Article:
Two Cheap Tech Gems
04/26/2010 10:25 am EST
Michael Brush, contributor to MSN Money, says some technology stocks are still reasonably priced even after the big market rally, but you have to choose carefully.
Despite [big] gains, you can still make the case that many tech stocks are cheap. Hardware and software stocks tracked by Thomson Reuters trade for prices that are about 1.5 times higher than their expected profits per share for the coming 12 months.
This key value measure, known as the forward price-earnings ratio, is near all-time lows. It's 18% cheaper than the ratio for the Standard & Poor’s 500, compared with an average discount of 2%.
Still, with many tech stocks already way up, a lot of experts say it's too late to shop the big names or simply buy into the sector. Instead, you need to cherry-pick.
The key is to find lesser-known names priced cheaper than most, left behind by the rally for some reason and likely to catch up.
Chances are good that something near you right now contains a chip made by ON Semiconductor (Nasdaq: ONNN). That's because the company sells more than 30 billion processors a year [for] PCs, notebooks, computer monitors, TVs, DVD players, cars, clocks, home security systems, and cockpit displays.
Even though sales of products like computers and cars (in China) using ON’s technology are booming, the company trades for a forward price-earnings ratio of just [nine times]. It has a P/E-to-growth, or PEG, ratio of only 0.9. For high-growth stocks in areas like technology, a PEG ratio of less than 1.5 is considered attractive.
One of the reasons ON Semiconductor is cheap is because it got loaded up with debt before it was spun out of Motorola (NYSE: MOT) about ten years ago, and it has bought more than a few companies along the way. But ON produces a lot of cash. Outstanding debt at the end of 2009 was $935 million (with enough cash to cover all but $362 million of that debt), compared with $1.2 billion at the end of 2008.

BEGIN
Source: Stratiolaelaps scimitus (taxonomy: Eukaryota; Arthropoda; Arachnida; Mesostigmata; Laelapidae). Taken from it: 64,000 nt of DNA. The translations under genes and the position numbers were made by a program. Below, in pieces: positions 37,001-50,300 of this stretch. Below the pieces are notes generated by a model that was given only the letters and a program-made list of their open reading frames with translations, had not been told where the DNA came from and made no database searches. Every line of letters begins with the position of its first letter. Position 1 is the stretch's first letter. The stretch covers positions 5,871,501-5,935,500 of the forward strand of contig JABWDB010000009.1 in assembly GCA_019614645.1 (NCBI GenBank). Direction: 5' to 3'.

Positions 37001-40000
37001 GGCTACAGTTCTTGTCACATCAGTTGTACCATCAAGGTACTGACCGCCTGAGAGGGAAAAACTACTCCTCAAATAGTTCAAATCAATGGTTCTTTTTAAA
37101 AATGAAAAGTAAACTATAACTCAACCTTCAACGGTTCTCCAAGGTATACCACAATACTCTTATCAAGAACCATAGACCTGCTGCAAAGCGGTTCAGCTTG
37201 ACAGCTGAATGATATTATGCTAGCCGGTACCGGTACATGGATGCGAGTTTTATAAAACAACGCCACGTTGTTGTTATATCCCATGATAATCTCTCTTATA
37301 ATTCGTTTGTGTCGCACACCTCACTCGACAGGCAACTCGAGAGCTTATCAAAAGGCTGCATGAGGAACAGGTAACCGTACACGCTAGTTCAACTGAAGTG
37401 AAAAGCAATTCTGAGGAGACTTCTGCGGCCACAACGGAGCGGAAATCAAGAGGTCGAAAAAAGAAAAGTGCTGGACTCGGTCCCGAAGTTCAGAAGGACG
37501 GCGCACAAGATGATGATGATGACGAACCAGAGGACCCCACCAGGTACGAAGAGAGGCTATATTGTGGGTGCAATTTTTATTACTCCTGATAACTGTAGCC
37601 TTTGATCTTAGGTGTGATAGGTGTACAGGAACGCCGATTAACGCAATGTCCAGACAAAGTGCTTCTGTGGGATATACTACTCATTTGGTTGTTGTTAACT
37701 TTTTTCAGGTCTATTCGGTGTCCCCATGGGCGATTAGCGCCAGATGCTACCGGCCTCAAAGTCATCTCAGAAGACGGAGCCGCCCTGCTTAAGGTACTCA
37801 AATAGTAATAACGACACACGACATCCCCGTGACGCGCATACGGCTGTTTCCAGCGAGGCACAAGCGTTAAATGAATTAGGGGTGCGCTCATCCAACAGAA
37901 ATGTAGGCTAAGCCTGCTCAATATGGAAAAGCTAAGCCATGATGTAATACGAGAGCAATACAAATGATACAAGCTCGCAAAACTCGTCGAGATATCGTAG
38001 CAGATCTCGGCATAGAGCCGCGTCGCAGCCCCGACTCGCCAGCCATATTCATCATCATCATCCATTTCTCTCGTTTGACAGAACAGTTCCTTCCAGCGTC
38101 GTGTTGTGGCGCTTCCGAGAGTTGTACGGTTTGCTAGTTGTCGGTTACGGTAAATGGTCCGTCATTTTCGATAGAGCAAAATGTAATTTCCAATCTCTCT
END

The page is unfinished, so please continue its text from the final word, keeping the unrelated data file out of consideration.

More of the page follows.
Meanwhile, profit margins are improving as the company closes plants and moves more production to a cutting-edge factory in Gresham, Ore. It is also gaining market share in desktops, notebooks, the automotive sector and mobile phones. (ON closed Friday slightly above $8.50—Editor.)
Brocade Communications Systems (Nasdaq: BRCD) sells switches used to connect servers and storage networks in data centers. The company has had trouble managing its 2008 acquisition of Foundry Networks, which makes switches and routers. So, its stock got pummeled in February after a bad earnings report.
Now at [around] $6.50 a share, Brocade trades for just ten times earnings, well below the P/E of 15x that investors assign to Cisco Systems (Nasdaq: CSCO), which also sells equipment used in communications networks.
But Brocade remains a major player in the market for switches that direct traffic in data centers. This is an area that should get a boost as companies increase spending on tech infrastructure.
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